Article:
Imagine attending a local board meeting and questioning the motives of a political figure. You speak up and say, “I don’t really see where this is going.” Imagine instead of being seen, heard and perhaps supported by your colleagues, you are immediately arrested for speaking up, taken away and are punished by having your eyes injected with chlorine.
That is just one of the horrifying tales of torture that authors Thomas Sears and Radu Cristea tell in their historical biography, “Faces of Freedom, Lives of Courage.” The book tells the brutal stories of nine individuals living in communist Romania, under the dictatorship of Nicolae and Elena Ceausescu.
In 2005, Sears, a professor at Hartwick and a former Daily Star freelance columnist, traveled to Romania on a faculty research grant in hopes of studying the country’s tax system. However, Sears said, his life was forever changed when he met Cristea, a Romanian man who grew up during Ceausescu’s reign. After discussing the country’s communist past, the two men became passionate about the topic and decided to write a book.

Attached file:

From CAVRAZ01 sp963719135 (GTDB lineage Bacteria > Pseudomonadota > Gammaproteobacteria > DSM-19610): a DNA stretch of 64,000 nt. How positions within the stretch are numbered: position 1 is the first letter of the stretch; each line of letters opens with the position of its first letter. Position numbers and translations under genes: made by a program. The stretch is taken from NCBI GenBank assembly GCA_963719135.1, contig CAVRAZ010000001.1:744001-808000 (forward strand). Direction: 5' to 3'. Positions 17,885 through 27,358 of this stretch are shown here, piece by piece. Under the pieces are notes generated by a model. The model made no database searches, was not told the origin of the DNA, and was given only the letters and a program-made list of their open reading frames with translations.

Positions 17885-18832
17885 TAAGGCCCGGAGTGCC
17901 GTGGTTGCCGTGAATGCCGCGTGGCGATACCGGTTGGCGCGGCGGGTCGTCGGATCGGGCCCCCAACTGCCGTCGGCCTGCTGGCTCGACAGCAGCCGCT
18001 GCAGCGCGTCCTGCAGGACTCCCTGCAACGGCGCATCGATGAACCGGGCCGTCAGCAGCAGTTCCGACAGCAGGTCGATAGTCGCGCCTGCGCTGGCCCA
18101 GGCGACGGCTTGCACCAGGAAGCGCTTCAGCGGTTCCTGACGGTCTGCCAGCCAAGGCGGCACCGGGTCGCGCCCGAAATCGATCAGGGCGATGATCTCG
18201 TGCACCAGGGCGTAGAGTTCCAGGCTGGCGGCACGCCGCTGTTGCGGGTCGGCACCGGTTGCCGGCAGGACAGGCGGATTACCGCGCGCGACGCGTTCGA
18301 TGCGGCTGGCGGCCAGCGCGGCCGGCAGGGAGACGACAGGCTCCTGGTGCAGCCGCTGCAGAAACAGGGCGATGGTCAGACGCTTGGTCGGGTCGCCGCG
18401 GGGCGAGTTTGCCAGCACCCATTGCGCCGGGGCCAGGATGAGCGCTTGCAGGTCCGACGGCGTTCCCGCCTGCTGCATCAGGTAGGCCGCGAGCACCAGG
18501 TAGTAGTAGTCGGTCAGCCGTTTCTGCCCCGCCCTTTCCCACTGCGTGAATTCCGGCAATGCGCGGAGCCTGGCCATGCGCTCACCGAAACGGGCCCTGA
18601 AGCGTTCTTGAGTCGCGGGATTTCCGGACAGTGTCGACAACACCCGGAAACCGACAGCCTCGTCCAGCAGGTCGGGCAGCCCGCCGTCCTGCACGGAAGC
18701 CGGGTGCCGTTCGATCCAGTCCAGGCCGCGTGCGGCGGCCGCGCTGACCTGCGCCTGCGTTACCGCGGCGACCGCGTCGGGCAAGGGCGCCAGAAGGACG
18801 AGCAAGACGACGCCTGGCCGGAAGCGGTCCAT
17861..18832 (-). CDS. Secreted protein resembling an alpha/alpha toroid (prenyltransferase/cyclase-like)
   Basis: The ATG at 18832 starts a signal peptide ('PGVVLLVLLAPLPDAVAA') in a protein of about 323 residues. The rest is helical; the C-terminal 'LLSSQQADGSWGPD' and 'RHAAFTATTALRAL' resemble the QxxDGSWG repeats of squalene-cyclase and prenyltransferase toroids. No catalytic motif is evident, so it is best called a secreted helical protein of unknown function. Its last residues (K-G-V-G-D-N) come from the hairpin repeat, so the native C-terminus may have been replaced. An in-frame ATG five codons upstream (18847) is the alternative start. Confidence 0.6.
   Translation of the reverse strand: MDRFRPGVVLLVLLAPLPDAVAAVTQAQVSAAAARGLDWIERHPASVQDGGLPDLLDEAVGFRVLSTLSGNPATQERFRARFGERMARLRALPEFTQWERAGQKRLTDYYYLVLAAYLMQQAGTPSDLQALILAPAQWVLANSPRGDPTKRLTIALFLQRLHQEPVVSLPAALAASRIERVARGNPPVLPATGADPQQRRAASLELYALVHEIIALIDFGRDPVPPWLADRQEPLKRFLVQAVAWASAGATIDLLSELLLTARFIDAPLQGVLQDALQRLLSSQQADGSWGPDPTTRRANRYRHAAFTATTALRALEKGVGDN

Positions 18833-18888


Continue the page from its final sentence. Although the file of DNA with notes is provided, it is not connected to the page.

Cristea and Sears became fast friends and set off on a journey to uncover the history of communism in Romania. Over the course of four years, they made several trips across the country, researching and interviewing Romanians whose lives had been affected by the strict communist rule. They dug through secret prison files and saw the cells where torture was inflicted on citizens who were seen as a threat to the government.
Determining that the little-known history of atrocity had to be told, Cristea and Sears decided to focus their book on the people affected by the regime.
“I became very emotionally involved with both the people and their stories, and realized that once these people died, their stories would die with them,” Sears said.